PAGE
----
As predicted by Teriieroo, the precious fei, or mountain plantain, which on Tahiti grew only in almost inaccessible cliffs, grew all around our cabin on Fatu-Hiva. It became our favorite, staple diet. Inedible when raw, it was roasted on embers and eaten dipped in the creamy white sauce of grated and squeezed coconut kernel. This coconut sauce was our only oil and served a multitude of purposes, culinary, as well as cosmetic. Production was simple: We grated the nut with a serrated piece of shell and squeezed the crumbs by twisting yellow-green meat of the fei, sweeter than fried banana, had a special flavor of excellent quality, of which we never tired. Besides the fei, the forest offered us seven different kinds of real bananas, from a tiny, round variety, resembling a yellow egg with strawberry flavor, to the large horse-banana, almost as long as an arm, which had to be cooked and then tasted like baked apple.
It was unusual to come across ripe bananas hanging the plant. When we reached for one, it was like grabbing a finger on an empty glove: It was already hollowed out by small fruit rats and consumed with the help of lizards and tiny, yellow banana flies. But there was plenty for all of us. We simply collected the clusters when they were just about ready to turn yellow, and hung them unsheltered in the breadfruit tree next to our window, where the sun would ripen them in a day or two and under our control. Their taste was unmatched by commercial bananas, which have to be picked weeks too early so as to survive the long transportation.
We had learned not to climb the slippery stem of the banana plant to reach its cluster of fruit. With a hard stroke of the machete, the entire stem cut like an onion and we rushed to grab the cluster of bananas before it was smashed against the ground as the whole plant feel. This seemingly vandalistic procedure as due to the fact that neither a fei nor a banana yields fruit twice. On Fatu-Hiva, the green stump remaining above the root began pushing up a new plant immediately, and so fast that the growth could be seen daily. The juicy inner ring of the onionlike cut began to rise above the others and slowly pulled up the next ring and the next. In a fortnight, the old stump resembled a flowerpot holding a green pole as tall as a man, which now opened up to unfold a green banner, the first, huge leaf. The new plant crept up just slowly enough to seem to have its speed cautiously adjusted not to scare us, not to wake us up to the fact that in the forest there is no borderline between what we consider natural and what we would have considered magic if it happened with a speed that would catch our eye. Within a year, a big, new plant had silently replaced the old one and stood there motionless and mute, ready to offer a new cluster of tasty bananas to hungry passersby.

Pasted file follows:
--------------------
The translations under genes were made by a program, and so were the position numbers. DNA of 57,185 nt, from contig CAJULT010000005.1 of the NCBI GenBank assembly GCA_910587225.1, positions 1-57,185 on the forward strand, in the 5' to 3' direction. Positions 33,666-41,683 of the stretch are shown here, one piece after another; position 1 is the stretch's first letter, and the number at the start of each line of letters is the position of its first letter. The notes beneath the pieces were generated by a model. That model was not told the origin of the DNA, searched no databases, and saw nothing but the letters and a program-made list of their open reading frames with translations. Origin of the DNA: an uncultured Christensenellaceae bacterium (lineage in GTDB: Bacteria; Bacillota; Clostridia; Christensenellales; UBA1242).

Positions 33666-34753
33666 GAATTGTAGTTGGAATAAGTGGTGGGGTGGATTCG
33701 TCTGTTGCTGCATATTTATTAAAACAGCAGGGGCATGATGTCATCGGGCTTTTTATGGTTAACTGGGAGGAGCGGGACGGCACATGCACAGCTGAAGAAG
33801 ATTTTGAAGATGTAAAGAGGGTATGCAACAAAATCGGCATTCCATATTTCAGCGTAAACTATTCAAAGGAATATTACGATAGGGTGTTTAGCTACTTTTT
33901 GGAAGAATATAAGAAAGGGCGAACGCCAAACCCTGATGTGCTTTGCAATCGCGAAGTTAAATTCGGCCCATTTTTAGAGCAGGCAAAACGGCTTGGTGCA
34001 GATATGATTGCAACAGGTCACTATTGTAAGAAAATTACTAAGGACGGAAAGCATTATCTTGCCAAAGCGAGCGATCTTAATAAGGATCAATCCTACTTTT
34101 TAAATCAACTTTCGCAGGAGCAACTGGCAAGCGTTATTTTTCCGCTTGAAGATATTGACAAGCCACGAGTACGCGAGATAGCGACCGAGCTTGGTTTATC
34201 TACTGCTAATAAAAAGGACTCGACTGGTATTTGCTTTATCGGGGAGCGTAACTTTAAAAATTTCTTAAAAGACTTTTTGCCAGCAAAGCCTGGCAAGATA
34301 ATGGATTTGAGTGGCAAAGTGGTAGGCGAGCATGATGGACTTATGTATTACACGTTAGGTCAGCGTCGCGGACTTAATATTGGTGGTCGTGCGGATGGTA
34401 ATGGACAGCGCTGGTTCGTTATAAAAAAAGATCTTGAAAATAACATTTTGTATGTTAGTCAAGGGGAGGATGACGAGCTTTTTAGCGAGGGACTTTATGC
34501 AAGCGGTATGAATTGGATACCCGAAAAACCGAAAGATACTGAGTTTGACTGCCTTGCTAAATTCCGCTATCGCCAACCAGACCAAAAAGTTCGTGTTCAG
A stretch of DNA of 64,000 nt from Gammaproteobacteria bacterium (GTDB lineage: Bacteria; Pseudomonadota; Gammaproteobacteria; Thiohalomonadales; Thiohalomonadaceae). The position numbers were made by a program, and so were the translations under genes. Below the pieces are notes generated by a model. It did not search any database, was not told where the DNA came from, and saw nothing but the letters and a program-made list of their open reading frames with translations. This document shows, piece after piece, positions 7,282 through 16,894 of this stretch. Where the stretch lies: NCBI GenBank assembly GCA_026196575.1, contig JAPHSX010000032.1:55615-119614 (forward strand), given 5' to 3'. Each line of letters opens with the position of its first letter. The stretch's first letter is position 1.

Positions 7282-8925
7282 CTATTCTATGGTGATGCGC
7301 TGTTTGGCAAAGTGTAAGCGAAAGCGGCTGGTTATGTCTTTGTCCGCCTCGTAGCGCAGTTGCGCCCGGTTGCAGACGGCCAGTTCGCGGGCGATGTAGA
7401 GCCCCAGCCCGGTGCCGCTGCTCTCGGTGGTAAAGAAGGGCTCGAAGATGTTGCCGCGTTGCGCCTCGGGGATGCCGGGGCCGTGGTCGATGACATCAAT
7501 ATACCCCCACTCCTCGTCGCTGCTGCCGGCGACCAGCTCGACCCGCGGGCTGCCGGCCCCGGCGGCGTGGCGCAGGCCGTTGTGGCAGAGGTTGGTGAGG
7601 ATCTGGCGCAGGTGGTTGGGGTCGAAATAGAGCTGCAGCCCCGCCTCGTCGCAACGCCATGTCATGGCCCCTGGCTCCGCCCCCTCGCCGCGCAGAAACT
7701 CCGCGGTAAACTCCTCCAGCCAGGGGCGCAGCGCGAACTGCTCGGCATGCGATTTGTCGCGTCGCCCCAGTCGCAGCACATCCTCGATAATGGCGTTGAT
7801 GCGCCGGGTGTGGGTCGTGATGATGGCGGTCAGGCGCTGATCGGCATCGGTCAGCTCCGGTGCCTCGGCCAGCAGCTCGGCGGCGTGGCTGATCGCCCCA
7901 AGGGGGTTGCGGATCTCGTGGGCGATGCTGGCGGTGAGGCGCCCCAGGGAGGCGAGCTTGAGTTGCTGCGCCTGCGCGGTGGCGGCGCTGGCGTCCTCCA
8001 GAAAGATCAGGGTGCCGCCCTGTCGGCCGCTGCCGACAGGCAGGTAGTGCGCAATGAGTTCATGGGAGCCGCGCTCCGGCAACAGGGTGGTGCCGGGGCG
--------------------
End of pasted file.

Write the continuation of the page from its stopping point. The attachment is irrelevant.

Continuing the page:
The coconut was almost equally important to our daily fare. Most of the coconut palms near our hut were so incredibly tall and they swayed so much that I could not manage to get to the top, but there were always plenty of ripe nuts, covered with husk, to be found on the ground. Some of them had fallen down weeks before, and a baby palm was fumbling in the opposite direction, trying to get a foothold and pierce the ground. In these overmature nuts, most of the hard kernel and dissolved in the milk and begun to form a spongy, white ball looking like a brain, edible, but with a sugary taste unlike the nut itself. Even the “marrow” of the stem on a young palm was edible, like a giant piece of crisp celery.
Most of the food plants kept up a non-stop production and yielded fruits and nuts all the year round. The spiny orange trees carried sweet-smelling white flowers and green and ripe, golden fruit side by side on the same branches, and so did lemon trees and lime. Most of the old breadfruit trees were so big that I could not encircle the smooth trunk in order to climb it if the lower branches did not happen to be within reach. The impressive foliage resembled oversize oak leaves, and, scattered throughout the cooked branches, hung green, globular fruits as large as a baby’s head. The tough, gnarled rind cracked when toasted black on embers, and loosened, when cooked, from the delicious white meat within. It was a starchy and filling dish, tasting like a cross between fresh toast and new potatoes. This fibrous meat could be torn apart with the finger like bread., it could be sliced and fried crisp in a coconut oil on a flat slab, and it could be buried in the ground for months or yeas and eaten as a pounded porridge when completely fermented.
The most important wild tuber we came across in the forest was the taro, the closest we came to potatoes. It had once been cultivated in irrigated swamps, but as the planters disappeared, it now grew wild in the swampy soil below the spring. A huge, heart-shaped leaf stood like a parasol above each individual taro root, and in between grew some other wild leaves of the same shape, but so big that we used them as umbrellas in the rain, and as body-sized “fig leaves” if native visitors should ever surprise us in the pool.
There was still more to harvest in the surrounding forest. Large, pear-shaped papayas. Small but extra-flavorsome mangoes. Wild pineapples. Tiny, red husk tomatoes. Pandanus, with its compound of nutlike kernels. The nobly, blue-green tapo-tapo. And a single large tree with a gorgeous fruit looking and tasting like a red strawberry but as large as a cauliflower.
For drinks, we had mineral water from the cool spring, orange juice, lemon squash sweetened with squeezed sugarcane, and the milk of green coconuts harvested with a struggle from the lower palms higher up the hill. In Tahiti, Liv had learned from Faufau to prepare as a hot beverage a very tasty tea from the withered leaves of orange trees. We often planned to gather and roast the red berries of a few coffee pants that grew in the thickets right behind our cabin, but got too fond of our orange tree.